Unboxing the PS5

Note: I gave in to lust and ordered a PS5 off StockX, so yes, I am exactly what’s wrong with the aftermarket.

It’s a beautiful piece of engineering, with nice curves. It’s a little bigger than I was expecting, with a size and heft equivalent to the old battleaxe, the PS3. Setup was very easy; instead of pulling the mess of cables out from behind my TV, I was able to use the current HDMI and power cable from the PS4.

The only snag in the setup was to pair and charge the controller you need a USB C cable, which, of course, is not included, so I had to root around for 5 minutes to find one. Once I had it, pairing with the console took just a minute. 

Software setup was easy. I could have chosen to copy over games and settings from my PS4, but I wanted to get the fresh install experience. One tip make sure before you unhook your PS4, you same all games game data to the cloud to download onto the PS5. I forgot to do that and had to pop my PS4 on again to do that! 

My dongle-based accessories, a mouse and headset, paired easily, with no input from me necessary, and I was able to pair my Logitech Bluetooth keyboard in less than a minute.

The PS5 comes with a new controller, called the DualSense 5. It’s got the traditional D-pad on the left, the controller buttons on the right. Same L1/2/3 and R1/2/3s, as well as the touch bad in the center, there’s a PS button, and they’ve added a button to make the built-in mic hot. The light was removed from the front of the controller and is now a highlight strip wrapped around the touchpad. The buttons are arranged in the same places as the DualShock 4, so there was none of that re-learning the buttons like you had to do when you transitioned from the DS 3 to DS4.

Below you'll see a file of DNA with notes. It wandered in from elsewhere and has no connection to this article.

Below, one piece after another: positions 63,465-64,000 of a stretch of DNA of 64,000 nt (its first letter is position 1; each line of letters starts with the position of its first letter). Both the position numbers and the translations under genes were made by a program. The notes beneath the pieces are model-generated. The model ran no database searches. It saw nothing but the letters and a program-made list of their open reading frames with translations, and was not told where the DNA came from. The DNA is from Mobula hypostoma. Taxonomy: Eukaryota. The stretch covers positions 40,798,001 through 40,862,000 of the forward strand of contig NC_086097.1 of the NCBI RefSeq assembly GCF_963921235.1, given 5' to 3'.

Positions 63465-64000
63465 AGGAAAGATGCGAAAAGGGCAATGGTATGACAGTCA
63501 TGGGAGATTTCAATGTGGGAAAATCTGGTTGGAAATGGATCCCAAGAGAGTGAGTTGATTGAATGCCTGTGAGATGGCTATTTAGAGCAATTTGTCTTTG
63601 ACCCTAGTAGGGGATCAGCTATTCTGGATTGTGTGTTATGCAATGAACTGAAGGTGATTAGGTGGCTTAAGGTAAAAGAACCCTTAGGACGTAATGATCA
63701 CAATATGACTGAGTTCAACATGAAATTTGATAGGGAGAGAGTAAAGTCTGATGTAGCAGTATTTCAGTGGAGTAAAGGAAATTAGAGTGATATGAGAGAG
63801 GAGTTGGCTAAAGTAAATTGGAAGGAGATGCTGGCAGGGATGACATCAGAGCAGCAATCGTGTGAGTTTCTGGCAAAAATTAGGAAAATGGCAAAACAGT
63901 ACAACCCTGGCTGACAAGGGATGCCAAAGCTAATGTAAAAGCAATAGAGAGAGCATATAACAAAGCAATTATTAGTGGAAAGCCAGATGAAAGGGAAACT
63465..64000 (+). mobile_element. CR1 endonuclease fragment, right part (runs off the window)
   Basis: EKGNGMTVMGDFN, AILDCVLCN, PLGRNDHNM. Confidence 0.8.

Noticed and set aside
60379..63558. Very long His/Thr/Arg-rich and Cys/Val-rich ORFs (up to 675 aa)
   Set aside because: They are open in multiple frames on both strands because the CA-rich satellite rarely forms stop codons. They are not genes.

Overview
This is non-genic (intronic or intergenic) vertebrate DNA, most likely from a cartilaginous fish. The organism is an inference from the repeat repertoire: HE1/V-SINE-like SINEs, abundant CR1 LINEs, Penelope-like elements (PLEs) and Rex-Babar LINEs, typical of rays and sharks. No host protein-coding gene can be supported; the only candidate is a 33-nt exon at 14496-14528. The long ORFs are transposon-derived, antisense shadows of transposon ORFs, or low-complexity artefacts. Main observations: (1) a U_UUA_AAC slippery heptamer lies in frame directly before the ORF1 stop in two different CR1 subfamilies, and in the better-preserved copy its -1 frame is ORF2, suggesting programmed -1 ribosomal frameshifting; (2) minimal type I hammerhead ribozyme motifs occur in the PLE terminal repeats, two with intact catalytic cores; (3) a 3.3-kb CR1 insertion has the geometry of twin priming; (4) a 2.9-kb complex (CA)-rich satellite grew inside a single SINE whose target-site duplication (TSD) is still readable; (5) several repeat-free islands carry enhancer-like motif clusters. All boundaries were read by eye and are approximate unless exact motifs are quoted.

It’s got a really good feel and balance, fits right in the handle like it was made for my hands. You don’t need to hold it hard to use it, you can hold it loosely and still be able to hit all the buttons. Battery life was great, I was able to play on and off for a couple of hours and still not take the battery from 3 bars to 2. It charged quickly, although I continue to recommend that you have two paired controllers, so you always have one that’s charged up.

The new UI is simple and very intuitive, the colors focus on a nice matte gold for transitions, and silver-grey for menus. One of the best changes so far is that the current and recent games are now moved into a switcher menu. The old settings menu is there, nicely slimmed down, and easier to move between options. The contextual menus for the various modes are shown along the bottom of the screen, easily scrolling through them with L1 or R2. All in all, a good start to a long relationship! 

Adding an additional user was very orderly and didn’t take more than 10 minutes. We were able to create a new user, create a PlayStation account, provision a PlayStation Plus subscription without having to leave the add user wizard. The only thing that took me out of that was adding my primary PlayStation account as her friend, and then confirming the friend request on my account. 

I was happy to see that Sony now allows all users to play games and use apps that are installed on any account of the PlayStation. Devyn was able to start Destiny 2, and create a new toon on her PlayStation ID. She only made it through the first mission before getting motion sick and giving it up…c’est la vie!

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